United Nations Memorial Cemetery in Korea (UNMCK)

The vast majority of those who died during the Korean war were Koreans. For every American soldier who died during the Korean War, there were 10 or more dead Koreans, most of them civilians, many of them summarily executed. But South Koreans make it a point to remember the international community who fought by their side. No other armed conflict in the history of modern warfare saw more nations in support of one nation, than with South Koreans during the Korean War: 16 nations provided military support, and another five provided medical support.

The United Nations Memorial Cemetery in Korea is the only UN Cemetery in the world. It is located in Busan, one of the only Korean War memorials in South Korea not located in or near Seoul. It was built to honor those nations who served alongside South Korea, and specifically to honor the 2,300 soldiers currently interred there (more than half of whom are British or Turkish).

Behind only South Korea, the United States suffered more casualties in support of South Korea (~36,492) than any other nation, but most of those remains have been repatriated, as only 36 American soldiers are interred in Busan at the UNMCK.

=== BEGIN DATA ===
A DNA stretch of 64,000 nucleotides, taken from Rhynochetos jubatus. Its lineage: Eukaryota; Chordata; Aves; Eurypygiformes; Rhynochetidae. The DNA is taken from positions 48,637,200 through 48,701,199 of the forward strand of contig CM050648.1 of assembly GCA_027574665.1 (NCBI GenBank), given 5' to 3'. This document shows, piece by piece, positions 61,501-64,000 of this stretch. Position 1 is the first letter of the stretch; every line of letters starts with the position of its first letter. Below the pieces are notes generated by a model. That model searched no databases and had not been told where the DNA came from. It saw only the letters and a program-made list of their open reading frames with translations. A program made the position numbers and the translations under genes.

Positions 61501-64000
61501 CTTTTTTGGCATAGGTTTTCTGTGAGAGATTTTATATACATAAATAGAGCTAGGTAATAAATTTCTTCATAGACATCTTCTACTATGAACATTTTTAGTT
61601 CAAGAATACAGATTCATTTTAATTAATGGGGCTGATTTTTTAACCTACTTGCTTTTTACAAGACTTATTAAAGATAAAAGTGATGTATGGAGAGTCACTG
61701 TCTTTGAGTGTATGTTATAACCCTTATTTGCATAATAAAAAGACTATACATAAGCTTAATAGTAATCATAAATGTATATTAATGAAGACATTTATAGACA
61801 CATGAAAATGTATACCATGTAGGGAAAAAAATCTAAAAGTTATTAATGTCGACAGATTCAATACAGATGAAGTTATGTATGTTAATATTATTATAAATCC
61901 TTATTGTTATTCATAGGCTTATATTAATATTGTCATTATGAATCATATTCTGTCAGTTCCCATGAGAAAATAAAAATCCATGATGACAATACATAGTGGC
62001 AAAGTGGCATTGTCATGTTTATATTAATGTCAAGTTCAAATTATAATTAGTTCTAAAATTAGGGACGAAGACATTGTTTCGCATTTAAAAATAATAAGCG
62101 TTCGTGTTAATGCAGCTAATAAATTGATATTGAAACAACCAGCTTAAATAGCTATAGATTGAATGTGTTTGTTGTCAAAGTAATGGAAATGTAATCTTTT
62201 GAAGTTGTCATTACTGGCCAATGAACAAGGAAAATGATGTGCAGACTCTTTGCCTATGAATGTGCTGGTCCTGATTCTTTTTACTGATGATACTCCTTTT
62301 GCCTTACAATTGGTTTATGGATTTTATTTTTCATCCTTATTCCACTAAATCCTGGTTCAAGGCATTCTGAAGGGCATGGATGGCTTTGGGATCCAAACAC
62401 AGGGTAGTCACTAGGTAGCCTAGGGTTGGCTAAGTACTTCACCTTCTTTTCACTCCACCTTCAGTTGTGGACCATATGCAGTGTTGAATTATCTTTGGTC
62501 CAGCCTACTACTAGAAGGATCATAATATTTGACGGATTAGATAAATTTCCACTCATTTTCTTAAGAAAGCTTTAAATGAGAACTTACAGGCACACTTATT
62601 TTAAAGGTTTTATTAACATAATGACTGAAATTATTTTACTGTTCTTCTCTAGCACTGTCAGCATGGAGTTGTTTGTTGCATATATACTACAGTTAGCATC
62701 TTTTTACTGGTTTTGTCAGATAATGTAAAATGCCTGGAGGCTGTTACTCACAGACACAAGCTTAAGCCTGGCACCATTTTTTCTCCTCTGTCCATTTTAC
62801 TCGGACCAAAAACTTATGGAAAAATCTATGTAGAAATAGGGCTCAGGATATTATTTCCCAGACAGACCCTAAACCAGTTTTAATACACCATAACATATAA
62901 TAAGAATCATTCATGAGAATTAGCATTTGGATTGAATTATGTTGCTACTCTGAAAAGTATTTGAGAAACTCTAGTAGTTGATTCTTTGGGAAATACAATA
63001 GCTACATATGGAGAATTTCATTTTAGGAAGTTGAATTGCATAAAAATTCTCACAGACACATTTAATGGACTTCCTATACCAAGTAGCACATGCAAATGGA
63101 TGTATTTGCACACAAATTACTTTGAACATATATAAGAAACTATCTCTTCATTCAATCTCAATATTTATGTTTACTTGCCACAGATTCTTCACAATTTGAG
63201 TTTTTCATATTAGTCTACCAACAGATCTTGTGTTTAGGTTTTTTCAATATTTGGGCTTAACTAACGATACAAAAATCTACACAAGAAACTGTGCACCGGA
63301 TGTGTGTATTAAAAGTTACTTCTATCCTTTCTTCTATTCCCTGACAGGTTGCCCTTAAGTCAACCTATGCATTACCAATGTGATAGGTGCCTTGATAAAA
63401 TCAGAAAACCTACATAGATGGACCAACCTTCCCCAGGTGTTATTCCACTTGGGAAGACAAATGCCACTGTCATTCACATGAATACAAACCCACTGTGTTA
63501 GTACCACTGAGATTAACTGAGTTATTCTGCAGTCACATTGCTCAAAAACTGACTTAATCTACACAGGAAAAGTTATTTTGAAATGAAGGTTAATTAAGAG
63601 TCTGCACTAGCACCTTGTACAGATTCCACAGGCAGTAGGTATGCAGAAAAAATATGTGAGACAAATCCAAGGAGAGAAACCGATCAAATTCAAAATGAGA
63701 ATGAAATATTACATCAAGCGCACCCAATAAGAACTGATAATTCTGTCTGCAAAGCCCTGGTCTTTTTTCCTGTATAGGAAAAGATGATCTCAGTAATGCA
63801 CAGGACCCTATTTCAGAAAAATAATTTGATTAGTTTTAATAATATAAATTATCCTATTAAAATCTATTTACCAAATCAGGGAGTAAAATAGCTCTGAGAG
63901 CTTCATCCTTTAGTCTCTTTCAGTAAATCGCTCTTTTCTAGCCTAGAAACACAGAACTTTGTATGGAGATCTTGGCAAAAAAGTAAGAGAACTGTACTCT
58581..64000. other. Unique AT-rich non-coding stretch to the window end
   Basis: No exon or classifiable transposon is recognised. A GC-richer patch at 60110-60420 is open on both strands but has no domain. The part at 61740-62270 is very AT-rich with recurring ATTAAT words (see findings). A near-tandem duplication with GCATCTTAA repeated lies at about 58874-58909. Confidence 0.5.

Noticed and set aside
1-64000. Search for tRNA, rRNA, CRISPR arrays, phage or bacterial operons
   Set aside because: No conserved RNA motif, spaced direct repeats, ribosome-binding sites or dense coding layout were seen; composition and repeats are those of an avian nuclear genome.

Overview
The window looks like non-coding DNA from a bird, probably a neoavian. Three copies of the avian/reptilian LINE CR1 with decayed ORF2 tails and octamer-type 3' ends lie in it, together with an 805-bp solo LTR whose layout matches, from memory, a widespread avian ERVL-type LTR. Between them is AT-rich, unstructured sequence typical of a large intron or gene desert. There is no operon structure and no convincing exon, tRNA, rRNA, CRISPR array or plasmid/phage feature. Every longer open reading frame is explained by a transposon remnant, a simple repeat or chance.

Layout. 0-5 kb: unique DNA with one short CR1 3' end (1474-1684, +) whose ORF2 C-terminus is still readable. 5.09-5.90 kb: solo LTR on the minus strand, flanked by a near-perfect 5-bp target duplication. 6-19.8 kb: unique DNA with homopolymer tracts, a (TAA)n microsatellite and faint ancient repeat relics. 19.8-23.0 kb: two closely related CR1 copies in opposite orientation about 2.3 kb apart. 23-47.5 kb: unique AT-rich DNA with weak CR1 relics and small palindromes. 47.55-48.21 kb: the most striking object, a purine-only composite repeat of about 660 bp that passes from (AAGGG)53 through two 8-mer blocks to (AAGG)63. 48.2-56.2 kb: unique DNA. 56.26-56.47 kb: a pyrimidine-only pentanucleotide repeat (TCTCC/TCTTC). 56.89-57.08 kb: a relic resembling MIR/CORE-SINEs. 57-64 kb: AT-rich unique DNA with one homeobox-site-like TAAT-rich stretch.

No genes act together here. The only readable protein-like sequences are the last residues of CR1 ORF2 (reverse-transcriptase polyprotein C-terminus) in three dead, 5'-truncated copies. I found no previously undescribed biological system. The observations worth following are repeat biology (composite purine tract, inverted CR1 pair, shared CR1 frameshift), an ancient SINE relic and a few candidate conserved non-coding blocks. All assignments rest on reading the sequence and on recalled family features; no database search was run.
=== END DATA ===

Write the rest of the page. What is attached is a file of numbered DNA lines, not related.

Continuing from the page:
Nearly half of the 1,000 or so Turkish soldiers who died during the Korean War are buried in Busan.


Looks can be deceiving. This intimidating soldier posted at the main entrance was quite friendly, and after he asked me, "What is your country?" and I told him the United States, he agreed to pose for a photograph. But he wasn't really posing. He stands like this pretty much always.


This is the Unknown Soldiers' Pathway, which includes 11 small waterfalls, 11 water fountains, and 11 pine trees on each side of the path. The number 11 represents the total number of countries whose soldiers are currently interred at the cemetery. The number 22 (11 on each side) represents the 22 nations (including Korea) who fought under the UN flag during the Korean War.


An unknown casualty of war buried prominently along one of the main pathways.


Korean soldiers on duty at the cemetery, marching near a sign that requests silence and respect.


This is the pond at the Wall of Remembrance. Usually there is an active fountain, but here it is being cleaned. Behind the fountain are 22 nation flags plus the United Nations flag. Adjacent to the pond is a large wall that lists nearly 41,000 names. Nearly all of those names are Americans.


The view of the main cemetery, from a distance. Please keep off the grass.